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Kentish delights: Wonders that appear to have leapt from the pages of a fairytale

By Roger St Pierre

It was John and Judith Miller, high-profile co-editors and publishers of the renowned ‘Miller’s Antiques Guide’ – the industry’s bible – who had the inspired idea of transforming Kent’s stately Chilston Park property from a run-down and crumbling period mansion into a classic country house hotel.

The couple had stumbled on this gracious if neglected residence while out looking for storage space for the masses of furniture, wood carvings, clocks, rare books, paintings, other works of art and assorted bric-a-brac that they needed to hold in storage to feed their main business at the time – buying and renovating country piles that were then sold on to well-heeled mainly city types who had plenty of cash to invest but had neither the time nor the design skills to perform the task for themselves.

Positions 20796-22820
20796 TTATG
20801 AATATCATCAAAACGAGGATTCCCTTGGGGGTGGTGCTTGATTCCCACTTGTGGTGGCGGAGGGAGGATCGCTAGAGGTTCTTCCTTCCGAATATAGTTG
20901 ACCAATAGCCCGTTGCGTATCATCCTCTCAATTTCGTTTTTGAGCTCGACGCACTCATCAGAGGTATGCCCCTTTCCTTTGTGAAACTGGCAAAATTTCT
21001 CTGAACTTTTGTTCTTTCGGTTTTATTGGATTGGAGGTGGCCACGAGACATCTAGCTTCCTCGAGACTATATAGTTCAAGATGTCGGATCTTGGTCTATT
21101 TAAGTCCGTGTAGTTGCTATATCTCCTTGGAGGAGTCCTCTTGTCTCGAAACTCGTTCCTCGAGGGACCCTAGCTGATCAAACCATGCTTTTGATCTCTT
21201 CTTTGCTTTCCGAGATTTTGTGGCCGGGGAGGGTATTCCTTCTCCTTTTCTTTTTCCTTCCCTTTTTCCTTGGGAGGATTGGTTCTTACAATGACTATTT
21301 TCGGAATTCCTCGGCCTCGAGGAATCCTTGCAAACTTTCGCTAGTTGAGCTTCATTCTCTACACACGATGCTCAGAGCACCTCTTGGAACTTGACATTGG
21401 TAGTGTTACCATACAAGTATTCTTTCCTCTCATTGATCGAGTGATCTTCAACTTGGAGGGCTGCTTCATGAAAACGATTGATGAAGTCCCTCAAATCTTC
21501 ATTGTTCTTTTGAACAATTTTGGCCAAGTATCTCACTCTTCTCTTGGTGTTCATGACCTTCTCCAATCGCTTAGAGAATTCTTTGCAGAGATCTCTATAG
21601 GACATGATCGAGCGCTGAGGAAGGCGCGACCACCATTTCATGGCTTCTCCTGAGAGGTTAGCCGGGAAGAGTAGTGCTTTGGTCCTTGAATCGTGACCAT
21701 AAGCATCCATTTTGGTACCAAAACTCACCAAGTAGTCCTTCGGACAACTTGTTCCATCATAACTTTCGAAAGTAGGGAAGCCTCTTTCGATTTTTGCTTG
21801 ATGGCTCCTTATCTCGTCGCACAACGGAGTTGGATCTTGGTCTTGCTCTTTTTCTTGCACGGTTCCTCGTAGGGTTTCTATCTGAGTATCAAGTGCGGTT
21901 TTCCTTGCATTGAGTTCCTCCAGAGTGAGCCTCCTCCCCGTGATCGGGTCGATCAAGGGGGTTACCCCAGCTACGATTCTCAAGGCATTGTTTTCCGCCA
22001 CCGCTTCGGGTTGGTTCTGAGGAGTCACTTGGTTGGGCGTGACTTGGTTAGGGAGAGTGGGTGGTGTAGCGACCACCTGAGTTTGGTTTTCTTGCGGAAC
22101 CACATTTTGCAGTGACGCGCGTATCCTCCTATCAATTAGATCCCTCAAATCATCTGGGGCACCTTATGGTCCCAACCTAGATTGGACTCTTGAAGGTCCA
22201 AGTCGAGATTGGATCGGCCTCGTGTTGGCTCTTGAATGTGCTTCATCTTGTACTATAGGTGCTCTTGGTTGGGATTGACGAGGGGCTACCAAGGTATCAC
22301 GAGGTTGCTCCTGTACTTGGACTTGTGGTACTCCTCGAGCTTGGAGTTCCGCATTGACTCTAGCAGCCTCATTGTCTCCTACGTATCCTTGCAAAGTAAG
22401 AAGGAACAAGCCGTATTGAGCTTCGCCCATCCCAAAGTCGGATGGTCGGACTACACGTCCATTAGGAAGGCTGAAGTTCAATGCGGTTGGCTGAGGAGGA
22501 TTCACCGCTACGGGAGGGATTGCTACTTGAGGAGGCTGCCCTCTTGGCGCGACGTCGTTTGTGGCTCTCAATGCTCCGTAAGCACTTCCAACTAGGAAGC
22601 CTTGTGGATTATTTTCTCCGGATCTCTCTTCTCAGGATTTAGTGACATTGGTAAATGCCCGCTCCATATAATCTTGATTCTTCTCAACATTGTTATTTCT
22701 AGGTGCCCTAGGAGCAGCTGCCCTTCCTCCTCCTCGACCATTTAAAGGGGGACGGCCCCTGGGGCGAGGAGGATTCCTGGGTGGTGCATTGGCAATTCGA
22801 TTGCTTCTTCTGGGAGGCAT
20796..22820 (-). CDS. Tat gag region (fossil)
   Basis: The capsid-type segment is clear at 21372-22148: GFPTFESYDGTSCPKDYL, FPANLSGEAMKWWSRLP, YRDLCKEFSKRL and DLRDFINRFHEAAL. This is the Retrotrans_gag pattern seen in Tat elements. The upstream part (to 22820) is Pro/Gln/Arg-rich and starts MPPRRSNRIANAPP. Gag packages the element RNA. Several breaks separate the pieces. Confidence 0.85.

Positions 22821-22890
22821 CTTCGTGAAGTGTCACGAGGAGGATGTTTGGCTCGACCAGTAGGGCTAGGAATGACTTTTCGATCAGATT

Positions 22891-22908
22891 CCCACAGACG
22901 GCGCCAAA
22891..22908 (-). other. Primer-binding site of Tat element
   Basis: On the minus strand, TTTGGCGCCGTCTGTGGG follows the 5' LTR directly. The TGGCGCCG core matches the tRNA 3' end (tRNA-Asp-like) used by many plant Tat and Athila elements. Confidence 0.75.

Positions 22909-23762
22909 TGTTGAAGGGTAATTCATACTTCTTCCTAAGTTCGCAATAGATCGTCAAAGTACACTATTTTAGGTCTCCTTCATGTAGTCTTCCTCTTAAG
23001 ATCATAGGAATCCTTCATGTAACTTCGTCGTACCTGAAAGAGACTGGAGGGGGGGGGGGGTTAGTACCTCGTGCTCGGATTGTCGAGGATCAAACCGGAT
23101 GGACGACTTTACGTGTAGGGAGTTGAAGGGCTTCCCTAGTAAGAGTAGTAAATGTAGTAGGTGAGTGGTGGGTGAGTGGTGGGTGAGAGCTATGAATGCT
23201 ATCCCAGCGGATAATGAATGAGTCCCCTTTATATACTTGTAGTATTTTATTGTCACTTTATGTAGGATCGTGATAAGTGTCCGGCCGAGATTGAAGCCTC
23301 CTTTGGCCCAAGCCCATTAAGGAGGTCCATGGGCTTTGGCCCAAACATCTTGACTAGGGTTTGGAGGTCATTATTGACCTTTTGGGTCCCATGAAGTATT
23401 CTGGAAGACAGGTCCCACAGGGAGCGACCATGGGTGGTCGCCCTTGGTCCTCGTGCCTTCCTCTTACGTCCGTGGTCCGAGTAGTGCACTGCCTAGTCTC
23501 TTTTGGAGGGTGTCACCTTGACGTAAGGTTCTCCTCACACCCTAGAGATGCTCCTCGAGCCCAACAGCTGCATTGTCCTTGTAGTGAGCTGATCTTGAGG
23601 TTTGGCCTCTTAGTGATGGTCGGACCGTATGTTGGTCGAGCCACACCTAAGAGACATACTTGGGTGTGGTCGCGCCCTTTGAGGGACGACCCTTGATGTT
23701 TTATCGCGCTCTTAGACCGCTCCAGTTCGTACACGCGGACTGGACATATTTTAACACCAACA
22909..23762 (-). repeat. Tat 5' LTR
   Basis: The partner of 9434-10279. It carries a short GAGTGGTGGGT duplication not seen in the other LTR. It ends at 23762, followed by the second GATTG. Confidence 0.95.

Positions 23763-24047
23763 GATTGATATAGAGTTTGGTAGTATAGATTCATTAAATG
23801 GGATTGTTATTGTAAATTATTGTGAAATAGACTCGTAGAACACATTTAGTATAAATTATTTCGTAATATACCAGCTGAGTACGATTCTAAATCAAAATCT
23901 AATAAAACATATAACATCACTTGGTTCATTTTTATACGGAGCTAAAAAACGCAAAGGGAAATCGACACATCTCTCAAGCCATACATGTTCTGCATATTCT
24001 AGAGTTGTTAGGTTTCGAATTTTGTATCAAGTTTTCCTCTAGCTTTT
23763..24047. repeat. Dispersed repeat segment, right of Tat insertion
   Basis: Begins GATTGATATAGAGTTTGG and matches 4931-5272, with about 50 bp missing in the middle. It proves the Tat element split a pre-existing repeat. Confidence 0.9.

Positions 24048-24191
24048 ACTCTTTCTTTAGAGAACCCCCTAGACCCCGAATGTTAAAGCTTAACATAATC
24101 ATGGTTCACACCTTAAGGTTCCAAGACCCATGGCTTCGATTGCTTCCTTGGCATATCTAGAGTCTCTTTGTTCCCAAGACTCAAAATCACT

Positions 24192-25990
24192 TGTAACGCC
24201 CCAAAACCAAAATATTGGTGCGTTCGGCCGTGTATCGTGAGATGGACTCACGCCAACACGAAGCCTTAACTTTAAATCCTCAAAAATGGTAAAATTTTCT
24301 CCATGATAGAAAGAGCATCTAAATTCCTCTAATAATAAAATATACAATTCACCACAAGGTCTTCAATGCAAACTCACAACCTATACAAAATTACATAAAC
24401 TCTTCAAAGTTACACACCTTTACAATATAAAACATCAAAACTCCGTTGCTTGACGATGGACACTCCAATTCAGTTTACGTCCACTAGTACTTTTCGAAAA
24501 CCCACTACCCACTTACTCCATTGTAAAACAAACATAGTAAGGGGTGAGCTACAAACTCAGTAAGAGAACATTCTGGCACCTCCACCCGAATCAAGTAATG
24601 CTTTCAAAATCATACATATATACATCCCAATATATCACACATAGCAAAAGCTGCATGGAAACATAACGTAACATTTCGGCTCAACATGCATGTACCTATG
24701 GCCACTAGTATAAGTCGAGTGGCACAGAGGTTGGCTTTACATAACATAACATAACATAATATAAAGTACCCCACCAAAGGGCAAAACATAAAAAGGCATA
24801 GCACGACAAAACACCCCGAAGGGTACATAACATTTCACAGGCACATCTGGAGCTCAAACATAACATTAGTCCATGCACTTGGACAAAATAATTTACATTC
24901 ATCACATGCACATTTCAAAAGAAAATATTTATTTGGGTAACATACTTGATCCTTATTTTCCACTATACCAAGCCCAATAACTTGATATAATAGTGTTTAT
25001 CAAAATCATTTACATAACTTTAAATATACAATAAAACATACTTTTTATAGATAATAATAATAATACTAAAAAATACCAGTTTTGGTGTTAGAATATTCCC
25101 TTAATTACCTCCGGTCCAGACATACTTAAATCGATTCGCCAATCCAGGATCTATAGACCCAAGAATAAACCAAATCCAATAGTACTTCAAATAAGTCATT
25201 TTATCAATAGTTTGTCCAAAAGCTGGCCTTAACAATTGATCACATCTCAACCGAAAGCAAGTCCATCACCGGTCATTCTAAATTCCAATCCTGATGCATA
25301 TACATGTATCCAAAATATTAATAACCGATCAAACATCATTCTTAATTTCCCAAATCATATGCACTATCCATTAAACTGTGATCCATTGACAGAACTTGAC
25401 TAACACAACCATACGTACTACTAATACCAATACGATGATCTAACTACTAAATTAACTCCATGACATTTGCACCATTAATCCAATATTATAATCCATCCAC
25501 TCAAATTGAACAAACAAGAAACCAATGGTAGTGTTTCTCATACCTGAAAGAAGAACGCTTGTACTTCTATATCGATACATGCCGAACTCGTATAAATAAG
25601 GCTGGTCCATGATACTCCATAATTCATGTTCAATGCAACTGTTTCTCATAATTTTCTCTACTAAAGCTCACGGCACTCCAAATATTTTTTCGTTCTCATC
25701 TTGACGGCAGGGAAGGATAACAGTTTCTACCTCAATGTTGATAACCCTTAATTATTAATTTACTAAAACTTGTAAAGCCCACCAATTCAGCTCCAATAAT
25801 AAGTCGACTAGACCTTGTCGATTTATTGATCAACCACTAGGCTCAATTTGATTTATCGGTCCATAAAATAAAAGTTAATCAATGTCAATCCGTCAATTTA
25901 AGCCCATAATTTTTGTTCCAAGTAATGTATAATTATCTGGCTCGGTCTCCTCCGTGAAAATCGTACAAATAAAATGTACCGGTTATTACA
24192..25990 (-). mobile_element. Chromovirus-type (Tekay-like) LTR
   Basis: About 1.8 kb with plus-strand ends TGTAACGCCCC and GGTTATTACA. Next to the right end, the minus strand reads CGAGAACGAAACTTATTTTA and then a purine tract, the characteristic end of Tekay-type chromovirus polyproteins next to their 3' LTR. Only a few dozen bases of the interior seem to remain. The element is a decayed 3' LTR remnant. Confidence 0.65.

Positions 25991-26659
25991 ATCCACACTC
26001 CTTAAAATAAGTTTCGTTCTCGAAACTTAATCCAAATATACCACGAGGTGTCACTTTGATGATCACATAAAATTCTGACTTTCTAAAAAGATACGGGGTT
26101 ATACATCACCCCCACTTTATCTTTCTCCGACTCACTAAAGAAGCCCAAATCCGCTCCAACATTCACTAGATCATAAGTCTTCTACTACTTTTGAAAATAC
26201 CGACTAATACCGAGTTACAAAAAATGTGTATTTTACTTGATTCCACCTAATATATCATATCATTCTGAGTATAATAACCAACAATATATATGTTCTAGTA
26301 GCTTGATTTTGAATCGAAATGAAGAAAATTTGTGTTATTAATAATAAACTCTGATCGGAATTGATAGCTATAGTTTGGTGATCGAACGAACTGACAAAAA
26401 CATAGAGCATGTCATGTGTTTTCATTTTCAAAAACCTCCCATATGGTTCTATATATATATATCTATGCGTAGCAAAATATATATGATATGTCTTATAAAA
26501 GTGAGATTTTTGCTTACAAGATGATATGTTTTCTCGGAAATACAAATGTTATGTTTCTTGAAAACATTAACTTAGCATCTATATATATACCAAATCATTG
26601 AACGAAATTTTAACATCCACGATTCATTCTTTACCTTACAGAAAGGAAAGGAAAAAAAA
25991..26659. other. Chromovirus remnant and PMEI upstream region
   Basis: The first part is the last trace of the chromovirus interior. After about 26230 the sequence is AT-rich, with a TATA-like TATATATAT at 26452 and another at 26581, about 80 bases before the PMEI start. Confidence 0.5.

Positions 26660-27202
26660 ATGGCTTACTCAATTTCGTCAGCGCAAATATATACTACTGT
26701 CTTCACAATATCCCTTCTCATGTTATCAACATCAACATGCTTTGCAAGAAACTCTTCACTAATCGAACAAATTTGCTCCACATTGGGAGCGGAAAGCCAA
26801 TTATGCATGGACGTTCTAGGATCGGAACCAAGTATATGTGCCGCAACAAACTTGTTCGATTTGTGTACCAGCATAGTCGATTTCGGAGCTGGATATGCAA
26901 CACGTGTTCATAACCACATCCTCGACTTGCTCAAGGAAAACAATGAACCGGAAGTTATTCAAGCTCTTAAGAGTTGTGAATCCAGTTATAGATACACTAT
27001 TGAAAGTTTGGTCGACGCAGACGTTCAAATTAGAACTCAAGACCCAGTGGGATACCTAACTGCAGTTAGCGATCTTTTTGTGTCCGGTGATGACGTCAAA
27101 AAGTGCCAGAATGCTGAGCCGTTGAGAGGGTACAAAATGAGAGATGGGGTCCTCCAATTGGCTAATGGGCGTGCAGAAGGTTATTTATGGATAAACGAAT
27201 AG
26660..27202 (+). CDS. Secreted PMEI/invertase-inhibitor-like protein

It was a classic ‘turnkey’ enterprise. After the Millers had woven their restoration and refurbishment magic, all that the client needed to do was bring their pipe, slippers and favourite gun dogs and settle in by a roaring log fire as they thumbed through ready and waiting piles of ‘Country Life’.

The brainwave USP behind the Chilston project was the cross marketing of two businesses. All the removable furnishings were potentially available for sale to guests so, in effect, the hotel served as an impressive and constantly evolving free showroom for the antiques company, displaying its wares in a perfect lavish setting with a ready audience of hotel guests, while the antiques business allowed the hotel to be far more lavishly furnished than it could have been as a stand-alone project.